The lost post archive: The Dark Tower

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Stephen King’s Magnum Opus – The Dark Tower I read the seven volumes, comprising over 4000 pages, of King’s Dark Tower epic fantasy over a period of four years. All the posts were ‘lost’ in my domain transfer. I’ve restored them into their original places in the time-line, linked below. It’s been a couple of years since I finished reading… Read more »

The lost post archive: The World of Ephemera

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Among all my recent ‘lost posts’ (more on that here), are some older series which I’d like to add back into the blog. I plan to add each series of posts back into their original places in the timeline with comments disabled, but with a live linking post here. The first lot I’m republishlng are those on Ephemera, including a series called The World of… Read more »

Love among the penguins – Q&A with Midge Raymond

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My Last Continent by Midge Raymond Today, I’m delighted to be a stop on Midge Raymond‘s blog tour for her fabulous novel My Last Continent from Text Publishing, which is an adventure romance set in Antarctica. Deb and Keller meet as researchers for a few weeks each year to study the penguins while working for an educational cruise company. Theirs is… Read more »

Keeping up Appearances

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A Quiet Life by Natasha Walter This is the first novel by Walter, who has previously been known for her non-fiction including her book on feminism Living Dolls: The Return of Sexism (2011). Now she has turned to fiction, and in A Quiet Life, she has based the bare outlines of her story on the life of Melinda Marling, wife of… Read more »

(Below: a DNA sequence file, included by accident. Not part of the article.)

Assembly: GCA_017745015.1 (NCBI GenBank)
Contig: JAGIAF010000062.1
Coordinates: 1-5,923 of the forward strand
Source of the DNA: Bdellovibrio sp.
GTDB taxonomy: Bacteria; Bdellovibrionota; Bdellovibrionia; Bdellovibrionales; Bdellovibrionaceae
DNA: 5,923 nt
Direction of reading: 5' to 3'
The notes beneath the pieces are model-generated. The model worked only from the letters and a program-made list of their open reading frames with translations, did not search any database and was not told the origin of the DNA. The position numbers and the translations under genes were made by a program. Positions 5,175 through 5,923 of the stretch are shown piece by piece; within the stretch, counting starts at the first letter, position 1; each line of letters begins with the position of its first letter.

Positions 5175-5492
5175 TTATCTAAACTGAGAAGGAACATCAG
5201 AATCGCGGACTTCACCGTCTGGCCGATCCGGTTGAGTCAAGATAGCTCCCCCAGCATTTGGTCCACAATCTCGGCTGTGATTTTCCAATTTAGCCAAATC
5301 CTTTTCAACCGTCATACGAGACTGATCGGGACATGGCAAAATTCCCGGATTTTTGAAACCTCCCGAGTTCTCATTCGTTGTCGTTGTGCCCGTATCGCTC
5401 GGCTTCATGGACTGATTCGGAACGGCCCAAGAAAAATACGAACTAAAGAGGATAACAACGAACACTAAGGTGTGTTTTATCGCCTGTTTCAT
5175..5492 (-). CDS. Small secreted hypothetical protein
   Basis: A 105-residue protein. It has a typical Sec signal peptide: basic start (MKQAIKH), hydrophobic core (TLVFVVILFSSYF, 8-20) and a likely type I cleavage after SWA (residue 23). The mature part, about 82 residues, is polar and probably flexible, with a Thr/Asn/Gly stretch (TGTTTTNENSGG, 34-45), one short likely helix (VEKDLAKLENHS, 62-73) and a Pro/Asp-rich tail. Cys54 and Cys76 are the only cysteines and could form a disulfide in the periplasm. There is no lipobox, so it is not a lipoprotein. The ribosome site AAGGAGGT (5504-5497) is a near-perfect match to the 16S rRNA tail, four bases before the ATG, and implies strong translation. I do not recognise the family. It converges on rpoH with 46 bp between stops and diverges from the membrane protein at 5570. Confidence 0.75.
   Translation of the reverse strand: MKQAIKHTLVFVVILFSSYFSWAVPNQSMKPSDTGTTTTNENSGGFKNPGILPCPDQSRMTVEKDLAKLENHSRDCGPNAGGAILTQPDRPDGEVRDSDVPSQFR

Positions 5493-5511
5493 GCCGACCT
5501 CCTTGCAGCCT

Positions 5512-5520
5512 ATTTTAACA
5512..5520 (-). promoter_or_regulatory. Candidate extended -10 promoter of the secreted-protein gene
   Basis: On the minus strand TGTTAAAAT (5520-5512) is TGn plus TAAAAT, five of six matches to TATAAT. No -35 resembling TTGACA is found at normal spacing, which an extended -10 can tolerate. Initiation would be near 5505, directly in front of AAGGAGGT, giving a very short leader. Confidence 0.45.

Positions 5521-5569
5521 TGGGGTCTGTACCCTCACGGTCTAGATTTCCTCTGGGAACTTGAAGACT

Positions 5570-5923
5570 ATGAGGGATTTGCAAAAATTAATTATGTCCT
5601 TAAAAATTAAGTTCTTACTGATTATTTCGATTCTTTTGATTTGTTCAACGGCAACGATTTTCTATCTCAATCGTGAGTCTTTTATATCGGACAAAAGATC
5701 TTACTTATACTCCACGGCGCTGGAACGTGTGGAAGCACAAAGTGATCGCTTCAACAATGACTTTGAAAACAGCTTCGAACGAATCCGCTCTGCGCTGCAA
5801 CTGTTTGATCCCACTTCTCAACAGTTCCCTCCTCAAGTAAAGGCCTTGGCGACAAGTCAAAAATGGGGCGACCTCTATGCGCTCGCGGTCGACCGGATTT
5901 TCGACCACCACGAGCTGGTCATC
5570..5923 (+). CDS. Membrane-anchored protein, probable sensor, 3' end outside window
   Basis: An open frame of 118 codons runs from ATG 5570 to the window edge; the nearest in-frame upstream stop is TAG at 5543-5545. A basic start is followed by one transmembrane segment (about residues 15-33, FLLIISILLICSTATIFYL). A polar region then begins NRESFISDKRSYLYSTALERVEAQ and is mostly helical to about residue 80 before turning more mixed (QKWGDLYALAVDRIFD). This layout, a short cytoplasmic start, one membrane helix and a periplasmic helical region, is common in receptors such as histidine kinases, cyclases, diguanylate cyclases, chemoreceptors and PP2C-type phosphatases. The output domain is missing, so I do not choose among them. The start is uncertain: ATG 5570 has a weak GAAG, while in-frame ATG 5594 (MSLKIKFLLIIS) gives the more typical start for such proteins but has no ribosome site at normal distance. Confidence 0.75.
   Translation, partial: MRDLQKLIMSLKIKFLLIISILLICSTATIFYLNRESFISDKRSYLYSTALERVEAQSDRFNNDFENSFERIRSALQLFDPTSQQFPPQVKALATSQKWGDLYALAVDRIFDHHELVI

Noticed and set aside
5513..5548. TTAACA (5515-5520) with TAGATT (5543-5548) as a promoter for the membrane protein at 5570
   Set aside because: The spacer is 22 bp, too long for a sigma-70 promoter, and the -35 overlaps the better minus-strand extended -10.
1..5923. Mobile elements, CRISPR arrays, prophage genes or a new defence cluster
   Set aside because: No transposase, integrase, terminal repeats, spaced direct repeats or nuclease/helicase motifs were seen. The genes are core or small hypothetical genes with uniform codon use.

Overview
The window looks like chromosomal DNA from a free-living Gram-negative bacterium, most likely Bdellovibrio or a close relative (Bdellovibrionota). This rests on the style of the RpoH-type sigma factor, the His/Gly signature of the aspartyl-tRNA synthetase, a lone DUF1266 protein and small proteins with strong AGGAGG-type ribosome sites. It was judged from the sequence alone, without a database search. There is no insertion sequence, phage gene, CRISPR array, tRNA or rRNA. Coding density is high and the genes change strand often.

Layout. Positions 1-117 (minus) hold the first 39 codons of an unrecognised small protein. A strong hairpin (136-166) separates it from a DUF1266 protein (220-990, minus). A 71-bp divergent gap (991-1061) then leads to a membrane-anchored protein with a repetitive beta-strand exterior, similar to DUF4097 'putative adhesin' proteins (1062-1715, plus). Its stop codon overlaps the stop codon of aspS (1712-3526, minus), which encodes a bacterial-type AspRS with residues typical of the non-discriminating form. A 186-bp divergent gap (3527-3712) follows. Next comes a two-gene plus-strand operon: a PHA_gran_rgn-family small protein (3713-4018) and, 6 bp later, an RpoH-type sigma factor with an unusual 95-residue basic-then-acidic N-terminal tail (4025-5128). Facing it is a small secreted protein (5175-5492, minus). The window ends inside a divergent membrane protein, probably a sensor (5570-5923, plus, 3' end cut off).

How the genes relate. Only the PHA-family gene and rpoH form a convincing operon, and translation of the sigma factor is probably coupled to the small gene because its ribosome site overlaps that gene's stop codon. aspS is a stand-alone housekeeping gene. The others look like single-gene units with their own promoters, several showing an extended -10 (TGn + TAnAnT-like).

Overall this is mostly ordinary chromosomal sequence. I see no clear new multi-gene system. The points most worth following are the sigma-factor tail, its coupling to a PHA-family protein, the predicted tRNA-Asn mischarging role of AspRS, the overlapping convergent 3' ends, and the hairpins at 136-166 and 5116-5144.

Paris in July

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Paris in July is an annual event hosted by Tamara at Thyme for Tea – it’s now in its seventh year. Given recent awful events in France, reading a French novel seemed a good way to show support. No and Me by Delphine de Vigan Translated by George Miller When first published in English translation in 2010, No and Me was a… Read more »

One for Jack Reacher fans…

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Solomon Creed by Simon Toyne Former TV executive, Toyne, is the author of the Sancti trilogy of apocalyptic conspiracy thrillers which, now I’ve read his new book, I’m keen to explore – they sound so much better than Dan Brown. For me, a good thriller is the perfect palate cleanser between more literary fare. The number of formulaic copycat thrillers that grace… Read more »

Winning the war on holiday…

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Third Reich by Roberto Bolano Wanting to join in Spanish Literature Month hosted by Stu and Richard, I grabbed the first book I came to on my shelves which turned out to be my second experience of reading Chilean author Roberto Bolano. My first was reading the confusing and slightly surreal Amulet which I talked about here, my second would… Read more »

Book Group Report: Travel

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A Short Walk in the Hindu Kush by Eric Newby In an effort to get more variety into our reading, we’ve started a subject cycle. We pick a topic to research, then next month everyone comes with a suggestion or two on that subject and we whittle them down to a handful to draw a title from to read and… Read more »

The best way to appreciate poetry?

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Faber New Poets 13 – Elaine Beckett In the bookshop the other day, I was browsing the collection of poetry cards with someone in mind to buy one for, when the latest additions to the Faber New Poets range caught my eye. These pamphlets are funded by the Arts Council to “support emerging talents” and they’re up to no 16… Read more »

“Contains filthy language and immoral behaviour”!